Archive for Assassination

31 January 1923 – Eligiusz Niewiadomski

Posted in Firing squad with tags , , , on January 31 by Old Sparky

Eligiusz Niewiadomski

Polish right-winger Eligiusz Niewiadomski was executed in 1923 for assassinating Poland’s first President.

He was sentenced to death for shooting Gabriel Narutowicz at an art exhibition in Warsaw.

Known for his modernist paintings, art critic Niewiadomski was a member of the right-wing National Democratic Party in the early 1900s. But he became disaffected after they lost the first election.

No chance

Poland was a young nation and went on to elect its first President in the shape of Narutowicz. Indeed he was inaugurated on 16 December 1922. But a mere five days later, he was dead.

Niewiadomski was found guilty of murder and sentenced to death by a firing squad. His execution took place at the Citadel in Warsaw and he was buried at the city’s Powązki Cemetery.

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19 December 1932 – Yoon Bong-Gil

Posted in Death penalty with tags , , , , on December 19 by Old Sparky

Yoon Bong Gil

Yoon Bong Gil

Yoon Bong-Gil, a 24-year-old Korean, was sentenced to death for attempting to kill the Japanese Emperor Hirohito.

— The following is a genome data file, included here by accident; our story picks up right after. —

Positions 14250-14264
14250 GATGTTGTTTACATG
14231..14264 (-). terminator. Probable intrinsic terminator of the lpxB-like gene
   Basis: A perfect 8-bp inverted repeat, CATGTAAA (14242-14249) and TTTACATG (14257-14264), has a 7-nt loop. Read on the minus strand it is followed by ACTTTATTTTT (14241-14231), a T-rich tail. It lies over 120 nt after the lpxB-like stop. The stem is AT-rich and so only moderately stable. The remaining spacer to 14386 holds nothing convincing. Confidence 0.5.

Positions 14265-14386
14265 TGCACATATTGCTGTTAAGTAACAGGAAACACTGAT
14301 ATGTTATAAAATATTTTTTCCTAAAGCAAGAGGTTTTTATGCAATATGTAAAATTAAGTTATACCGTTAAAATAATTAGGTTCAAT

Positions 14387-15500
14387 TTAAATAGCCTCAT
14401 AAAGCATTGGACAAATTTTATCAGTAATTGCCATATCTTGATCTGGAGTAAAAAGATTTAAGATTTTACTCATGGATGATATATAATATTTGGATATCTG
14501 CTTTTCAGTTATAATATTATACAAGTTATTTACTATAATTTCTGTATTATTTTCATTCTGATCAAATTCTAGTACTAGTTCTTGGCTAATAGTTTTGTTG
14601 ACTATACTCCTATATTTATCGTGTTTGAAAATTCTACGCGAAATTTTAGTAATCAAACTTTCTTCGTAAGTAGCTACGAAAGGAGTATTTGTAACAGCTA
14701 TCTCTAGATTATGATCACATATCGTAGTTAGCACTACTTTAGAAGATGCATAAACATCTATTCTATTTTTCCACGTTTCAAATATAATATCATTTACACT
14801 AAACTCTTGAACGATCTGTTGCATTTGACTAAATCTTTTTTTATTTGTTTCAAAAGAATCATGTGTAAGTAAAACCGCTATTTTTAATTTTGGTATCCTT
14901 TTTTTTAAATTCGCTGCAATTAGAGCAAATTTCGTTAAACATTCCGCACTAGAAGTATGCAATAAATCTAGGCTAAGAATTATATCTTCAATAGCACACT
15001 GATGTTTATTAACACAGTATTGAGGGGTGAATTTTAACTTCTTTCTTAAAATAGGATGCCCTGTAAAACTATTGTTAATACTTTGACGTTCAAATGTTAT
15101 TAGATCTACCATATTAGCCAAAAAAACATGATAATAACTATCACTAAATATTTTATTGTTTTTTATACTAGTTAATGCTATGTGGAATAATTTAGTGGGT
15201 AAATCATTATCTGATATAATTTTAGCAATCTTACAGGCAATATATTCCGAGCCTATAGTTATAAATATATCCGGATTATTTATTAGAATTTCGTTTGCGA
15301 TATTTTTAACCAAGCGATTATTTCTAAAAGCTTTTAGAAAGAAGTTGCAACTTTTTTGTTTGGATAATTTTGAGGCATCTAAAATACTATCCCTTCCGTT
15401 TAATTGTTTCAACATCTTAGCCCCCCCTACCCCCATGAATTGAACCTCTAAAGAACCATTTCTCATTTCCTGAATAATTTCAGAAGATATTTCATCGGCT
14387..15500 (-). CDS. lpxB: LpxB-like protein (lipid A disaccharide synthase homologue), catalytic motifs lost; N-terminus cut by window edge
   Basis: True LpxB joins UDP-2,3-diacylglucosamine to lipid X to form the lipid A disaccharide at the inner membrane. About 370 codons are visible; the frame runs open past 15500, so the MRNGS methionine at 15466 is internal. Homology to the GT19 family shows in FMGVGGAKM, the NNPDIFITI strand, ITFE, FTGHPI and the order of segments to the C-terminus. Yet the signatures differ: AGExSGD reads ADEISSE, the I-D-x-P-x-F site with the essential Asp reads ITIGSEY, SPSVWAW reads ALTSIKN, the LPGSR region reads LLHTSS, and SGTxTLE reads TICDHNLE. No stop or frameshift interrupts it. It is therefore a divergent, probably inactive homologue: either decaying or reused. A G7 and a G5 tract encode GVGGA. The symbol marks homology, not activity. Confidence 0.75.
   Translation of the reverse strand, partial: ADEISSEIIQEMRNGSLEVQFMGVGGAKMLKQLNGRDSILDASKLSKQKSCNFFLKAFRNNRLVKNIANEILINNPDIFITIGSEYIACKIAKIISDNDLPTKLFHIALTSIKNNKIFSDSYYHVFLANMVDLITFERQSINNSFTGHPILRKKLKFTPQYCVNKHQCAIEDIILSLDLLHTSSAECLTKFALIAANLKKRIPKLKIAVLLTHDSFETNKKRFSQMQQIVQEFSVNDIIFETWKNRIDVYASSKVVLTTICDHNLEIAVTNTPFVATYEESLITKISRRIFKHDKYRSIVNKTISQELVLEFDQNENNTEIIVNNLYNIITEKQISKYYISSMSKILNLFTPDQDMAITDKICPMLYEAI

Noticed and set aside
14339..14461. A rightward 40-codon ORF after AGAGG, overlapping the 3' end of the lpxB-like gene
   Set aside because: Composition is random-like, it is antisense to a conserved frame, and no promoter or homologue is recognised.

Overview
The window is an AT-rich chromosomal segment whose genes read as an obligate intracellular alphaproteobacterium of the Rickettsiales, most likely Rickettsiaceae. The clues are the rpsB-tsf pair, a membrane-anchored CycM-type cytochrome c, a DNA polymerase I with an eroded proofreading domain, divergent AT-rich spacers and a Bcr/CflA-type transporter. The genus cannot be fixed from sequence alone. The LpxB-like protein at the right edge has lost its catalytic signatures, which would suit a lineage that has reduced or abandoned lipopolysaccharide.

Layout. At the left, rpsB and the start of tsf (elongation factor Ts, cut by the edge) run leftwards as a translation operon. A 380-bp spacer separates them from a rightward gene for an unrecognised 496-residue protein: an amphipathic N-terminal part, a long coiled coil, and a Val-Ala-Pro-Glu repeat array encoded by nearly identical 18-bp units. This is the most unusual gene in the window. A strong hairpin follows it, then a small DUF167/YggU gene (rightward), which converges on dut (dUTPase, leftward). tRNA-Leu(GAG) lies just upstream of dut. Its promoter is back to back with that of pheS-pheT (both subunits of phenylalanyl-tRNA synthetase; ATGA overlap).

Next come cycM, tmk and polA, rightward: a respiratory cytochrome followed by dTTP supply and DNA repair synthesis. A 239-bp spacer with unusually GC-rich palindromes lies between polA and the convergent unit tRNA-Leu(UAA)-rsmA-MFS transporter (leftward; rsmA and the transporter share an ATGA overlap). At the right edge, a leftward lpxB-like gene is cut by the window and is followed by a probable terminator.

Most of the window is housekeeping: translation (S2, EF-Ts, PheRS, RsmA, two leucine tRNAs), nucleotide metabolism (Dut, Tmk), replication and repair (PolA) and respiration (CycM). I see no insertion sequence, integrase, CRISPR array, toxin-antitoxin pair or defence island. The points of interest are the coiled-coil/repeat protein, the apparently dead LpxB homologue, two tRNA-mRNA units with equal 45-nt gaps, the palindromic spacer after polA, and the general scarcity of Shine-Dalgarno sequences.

His attempt to blow up the emperor may have failed, but he killed a number of other dignitaries in the fallout.

He was executed in Japan and buried there in 1932, but his body has since been exhumed and reburied in Korean after he was given a posthumous order of merit for his actions.

Also on this day

19 December 2000 – David Dewayne Johnson
19 December 1904 – Edmund Hall

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14 November 1949 – Nathuram Godse

Posted in Death penalty, Hanged with tags , , , , , on November 14 by Old Sparky

Nathuram Godse

Nathuram Godse

Nathuram Godse gained notoriety for assassinating Mahatma Gandhi on 30 January 1948.

He along with other activists believed that Gandhi’s actions played to the minorities rather than defending the majority Hindu interests when India and Pakistan were split.

So ultimately, they felt he was partly responsible for the violent Indian Partition that killed hundreds of thousands of Indian people. He was hanged at Ambala Prison for the close-range shooting of the peace-loving Indian icon in 1949.

In the Attenborough epic Gandhi the part of Godse was played by Harsh Nayyar.

Also on this day

14 November 1226 – Count Frederick of Isenberg
14 November 2002 – Mir Aimal Kansi

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29 October 1901 – Leon Frank Czolgosz

Posted in Death penalty, Electric chair with tags , , , , , on October 29 by Last Writes